It's not just me that thinks this, by the way. This is approximately the argument in the recent Gopinath and Stein paper. They' don't say as much on the question of how one might shift between equilibria, but they more or less agree on the effects of being the dominant currency for trade, invoicing and financial development.

In other words, we're potentially peeling off the Europeans from the Americans. We're saying, hey, don't just instinctively support Uncle Sam here. We think it's probably in your interests to play along with us.

Why might this also be important? Because the other thing that the Fed will probably do in this scenario is call up every other Central Bank in the world and demand that they start buying US dollars with their own currency reserves. Assume that lots of serious threats are made here. If we're China, we can't overwhelm everyone. But if we can convince the Europeans to think twice before buying dollars, then maybe Japan thinks twice too, and India, and Australia, and before you know it, suddenly everyone is holding Euros instead. Russia certainly would be pleased to see the change, so you can count them out. Bye bye US financial hegemony.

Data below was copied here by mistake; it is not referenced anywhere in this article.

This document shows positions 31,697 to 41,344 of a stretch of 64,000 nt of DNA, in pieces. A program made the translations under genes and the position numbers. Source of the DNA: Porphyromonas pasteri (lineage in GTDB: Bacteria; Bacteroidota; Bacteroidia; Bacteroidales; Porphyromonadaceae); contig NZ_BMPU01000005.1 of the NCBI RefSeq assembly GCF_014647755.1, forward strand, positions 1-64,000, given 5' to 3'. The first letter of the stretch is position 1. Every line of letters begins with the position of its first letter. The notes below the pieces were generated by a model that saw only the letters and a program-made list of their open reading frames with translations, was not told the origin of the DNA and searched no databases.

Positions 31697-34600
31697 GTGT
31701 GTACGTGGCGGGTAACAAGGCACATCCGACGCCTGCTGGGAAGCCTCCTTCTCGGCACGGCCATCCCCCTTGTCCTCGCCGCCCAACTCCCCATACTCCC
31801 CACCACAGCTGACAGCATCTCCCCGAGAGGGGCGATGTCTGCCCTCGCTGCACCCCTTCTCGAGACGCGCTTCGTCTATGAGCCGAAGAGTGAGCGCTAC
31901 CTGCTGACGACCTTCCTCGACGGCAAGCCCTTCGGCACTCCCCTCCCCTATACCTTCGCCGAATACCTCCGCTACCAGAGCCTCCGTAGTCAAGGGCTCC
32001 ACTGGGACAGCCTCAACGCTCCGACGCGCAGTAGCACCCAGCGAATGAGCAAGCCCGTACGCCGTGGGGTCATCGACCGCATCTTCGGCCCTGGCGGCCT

Ideally, if I were China, I'd implement this plan when the US was in a recession, or near it. Because this means it's a lot more costly for the US to take the other option to support the currency - let the bond sales go on and interest rates rise. Because this will almost certainly tank the US economy if they do.